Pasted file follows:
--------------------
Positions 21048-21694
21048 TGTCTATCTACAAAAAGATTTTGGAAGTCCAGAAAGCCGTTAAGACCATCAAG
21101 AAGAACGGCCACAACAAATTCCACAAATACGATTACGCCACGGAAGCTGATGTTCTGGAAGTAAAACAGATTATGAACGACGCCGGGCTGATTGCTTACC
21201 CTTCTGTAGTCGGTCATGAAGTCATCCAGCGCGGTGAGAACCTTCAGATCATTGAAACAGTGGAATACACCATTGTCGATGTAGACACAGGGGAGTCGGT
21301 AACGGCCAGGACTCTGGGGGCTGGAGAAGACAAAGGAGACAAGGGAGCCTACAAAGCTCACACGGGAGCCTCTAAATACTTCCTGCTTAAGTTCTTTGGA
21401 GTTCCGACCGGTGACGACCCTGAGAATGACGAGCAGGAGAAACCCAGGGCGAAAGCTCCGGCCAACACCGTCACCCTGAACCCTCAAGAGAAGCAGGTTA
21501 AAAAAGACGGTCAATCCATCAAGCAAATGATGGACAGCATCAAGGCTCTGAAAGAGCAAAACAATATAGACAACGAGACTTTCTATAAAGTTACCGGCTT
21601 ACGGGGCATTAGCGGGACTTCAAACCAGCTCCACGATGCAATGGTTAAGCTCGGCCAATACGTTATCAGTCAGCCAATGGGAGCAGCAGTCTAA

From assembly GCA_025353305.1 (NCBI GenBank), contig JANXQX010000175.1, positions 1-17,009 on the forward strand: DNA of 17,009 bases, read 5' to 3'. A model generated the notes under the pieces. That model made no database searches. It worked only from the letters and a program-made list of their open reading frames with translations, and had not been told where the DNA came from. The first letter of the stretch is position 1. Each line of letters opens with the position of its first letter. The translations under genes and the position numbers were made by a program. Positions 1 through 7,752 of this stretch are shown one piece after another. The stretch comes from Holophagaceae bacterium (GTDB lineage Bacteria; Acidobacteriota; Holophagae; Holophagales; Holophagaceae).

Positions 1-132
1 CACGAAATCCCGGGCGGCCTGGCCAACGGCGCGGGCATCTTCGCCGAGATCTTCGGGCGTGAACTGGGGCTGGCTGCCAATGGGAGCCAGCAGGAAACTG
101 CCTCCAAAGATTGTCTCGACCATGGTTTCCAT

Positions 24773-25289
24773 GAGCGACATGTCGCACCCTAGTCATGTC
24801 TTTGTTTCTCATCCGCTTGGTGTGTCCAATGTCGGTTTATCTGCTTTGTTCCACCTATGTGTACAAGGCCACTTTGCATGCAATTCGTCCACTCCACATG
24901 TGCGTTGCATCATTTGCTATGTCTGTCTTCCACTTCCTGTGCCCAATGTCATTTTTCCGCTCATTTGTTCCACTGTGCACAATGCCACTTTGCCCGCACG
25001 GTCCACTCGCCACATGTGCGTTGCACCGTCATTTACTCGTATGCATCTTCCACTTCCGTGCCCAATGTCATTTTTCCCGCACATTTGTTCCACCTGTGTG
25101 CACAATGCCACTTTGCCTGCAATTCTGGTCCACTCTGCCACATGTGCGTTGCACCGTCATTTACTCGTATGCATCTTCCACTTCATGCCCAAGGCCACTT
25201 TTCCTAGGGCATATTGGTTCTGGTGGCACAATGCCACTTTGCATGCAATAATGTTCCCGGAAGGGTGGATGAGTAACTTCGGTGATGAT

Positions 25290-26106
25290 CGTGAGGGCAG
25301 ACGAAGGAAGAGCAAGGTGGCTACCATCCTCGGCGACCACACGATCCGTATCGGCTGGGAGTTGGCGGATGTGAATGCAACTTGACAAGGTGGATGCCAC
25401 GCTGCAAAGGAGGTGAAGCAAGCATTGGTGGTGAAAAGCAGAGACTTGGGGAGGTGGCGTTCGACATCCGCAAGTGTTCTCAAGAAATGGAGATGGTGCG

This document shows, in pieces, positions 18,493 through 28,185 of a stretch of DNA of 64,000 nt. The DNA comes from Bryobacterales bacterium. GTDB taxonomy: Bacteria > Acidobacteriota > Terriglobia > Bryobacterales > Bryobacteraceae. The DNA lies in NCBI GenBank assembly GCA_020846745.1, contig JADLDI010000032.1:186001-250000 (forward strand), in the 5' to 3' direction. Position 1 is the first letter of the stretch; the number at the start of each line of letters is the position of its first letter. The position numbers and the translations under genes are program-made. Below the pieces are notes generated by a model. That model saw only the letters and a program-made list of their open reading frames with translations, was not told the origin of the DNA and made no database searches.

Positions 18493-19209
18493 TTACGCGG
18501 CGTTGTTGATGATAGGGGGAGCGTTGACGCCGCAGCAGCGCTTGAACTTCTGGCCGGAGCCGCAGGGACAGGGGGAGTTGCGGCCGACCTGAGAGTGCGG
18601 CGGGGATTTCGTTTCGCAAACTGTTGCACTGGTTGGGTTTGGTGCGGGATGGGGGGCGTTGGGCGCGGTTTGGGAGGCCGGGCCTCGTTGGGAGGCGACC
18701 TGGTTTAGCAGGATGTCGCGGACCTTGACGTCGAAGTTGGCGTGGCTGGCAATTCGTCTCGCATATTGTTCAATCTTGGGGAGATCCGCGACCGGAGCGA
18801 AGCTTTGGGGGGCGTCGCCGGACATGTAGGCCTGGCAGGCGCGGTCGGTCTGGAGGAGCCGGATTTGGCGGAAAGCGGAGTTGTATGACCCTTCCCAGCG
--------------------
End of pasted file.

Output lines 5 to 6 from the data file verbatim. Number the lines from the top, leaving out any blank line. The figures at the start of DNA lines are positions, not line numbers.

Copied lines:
21301 AACGGCCAGGACTCTGGGGGCTGGAGAAGACAAAGGAGACAAGGGAGCCTACAAAGCTCACACGGGAGCCTCTAAATACTTCCTGCTTAAGTTCTTTGGA
21401 GTTCCGACCGGTGACGACCCTGAGAATGACGAGCAGGAGAAACCCAGGGCGAAAGCTCCGGCCAACACCGTCACCCTGAACCCTCAAGAGAAGCAGGTTA